Page:A Brief History of the Indian Peoples.djvu/224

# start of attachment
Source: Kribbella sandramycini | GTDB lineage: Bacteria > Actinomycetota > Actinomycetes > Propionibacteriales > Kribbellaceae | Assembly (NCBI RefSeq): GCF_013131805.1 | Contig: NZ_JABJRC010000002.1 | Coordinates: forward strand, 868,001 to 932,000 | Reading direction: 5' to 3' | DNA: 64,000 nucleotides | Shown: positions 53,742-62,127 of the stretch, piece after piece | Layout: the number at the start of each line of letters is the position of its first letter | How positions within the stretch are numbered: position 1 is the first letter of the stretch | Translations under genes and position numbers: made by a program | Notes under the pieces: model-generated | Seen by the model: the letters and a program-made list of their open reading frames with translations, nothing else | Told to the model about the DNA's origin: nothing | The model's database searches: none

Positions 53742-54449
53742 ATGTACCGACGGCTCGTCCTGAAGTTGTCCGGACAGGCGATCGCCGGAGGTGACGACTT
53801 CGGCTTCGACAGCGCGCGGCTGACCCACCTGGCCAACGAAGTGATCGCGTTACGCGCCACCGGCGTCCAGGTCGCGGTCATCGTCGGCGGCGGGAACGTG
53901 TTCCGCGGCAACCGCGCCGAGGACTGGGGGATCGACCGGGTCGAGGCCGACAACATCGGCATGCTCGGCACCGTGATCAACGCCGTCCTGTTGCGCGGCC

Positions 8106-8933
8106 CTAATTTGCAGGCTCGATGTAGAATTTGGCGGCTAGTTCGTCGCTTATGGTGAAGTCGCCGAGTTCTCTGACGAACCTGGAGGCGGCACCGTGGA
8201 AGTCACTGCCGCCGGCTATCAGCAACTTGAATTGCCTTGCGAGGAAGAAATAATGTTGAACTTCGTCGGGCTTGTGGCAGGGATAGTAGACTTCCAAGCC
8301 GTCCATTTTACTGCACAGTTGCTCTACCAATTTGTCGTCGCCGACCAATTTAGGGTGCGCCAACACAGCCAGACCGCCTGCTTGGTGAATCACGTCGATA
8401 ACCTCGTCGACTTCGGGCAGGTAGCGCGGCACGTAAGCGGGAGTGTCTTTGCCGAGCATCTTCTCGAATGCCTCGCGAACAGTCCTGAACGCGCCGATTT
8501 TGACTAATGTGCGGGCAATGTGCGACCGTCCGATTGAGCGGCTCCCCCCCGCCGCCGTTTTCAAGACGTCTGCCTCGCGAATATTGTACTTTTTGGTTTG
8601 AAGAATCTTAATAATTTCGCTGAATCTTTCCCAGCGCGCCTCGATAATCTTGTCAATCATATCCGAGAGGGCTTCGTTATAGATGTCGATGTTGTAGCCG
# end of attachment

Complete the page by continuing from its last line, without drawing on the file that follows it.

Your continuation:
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2 20 THE CONSOLIDATION OF BRITISH INDIA. sight of God and man if it were any longer to aid in sustaining by its countenance an administration fraught with suffering to millions.' The proclamation was issued on the 13th February 1856. The King of Oudh, Wajid Alf, bowed to irresistible force, although he refused to recognize the justice of his deposi- tion. After a mission to England by way of protest and appeal, he settled down in the pleasant suburb of Garden Reach, near Calcutta, in the enjoyment of a pension of £120,000 a year. Oudh was thus annexed without a blow. But this measure, on which Lord Dalhousie looked back with the proudest sense of rectitude, was perhaps the act of his rule that most alarmed Native public opinion. Lord Dalhousie's Work in India. — The Marquess of Dalhousie resigned office in March 1856, being then only forty- four years of age ; but he carried home with him the seeds of a lingering illness, which resulted in his death in i860. Excepting Cornwallis, he was the first, though by no means the last, of English statesmen who have fallen victims to their devotion to India's needs. Lord Dalhousie completed the fabric of British rule in India. The Indian Empire, as mapped out by Lord Wellesley and Lord Hastings during the first quarter of the century, had received the addition of Sind in 1843. The Mar- quess of Dalhousie finally filled in the wide spaces covered by Oudh, the Central Provinces, and smaller States within India, together with the great outlying territories of the Punjab on the north-western frontier, and the richest part of British Burma beyond the sea. Lord Canning, 1856-1862. — The great Governor-General was succeeded by his friend Lord Canning, who, at the farewell banquet in England given to him by the Court of Directors, uttered these prophetic words : ' I wish for a peaceful term of office. But I cannot forget that in the sky of India, serene as it is, a small cloud may arise, no larger than a man's hand, but which, growing larger and larger, may at last threaten to burst and overwhelm us with ruin.' In the following year, the sepoys of the Bengal army mutinied, and all the valley of the Ganges from Patna. to Delhi was enveloped in the flame.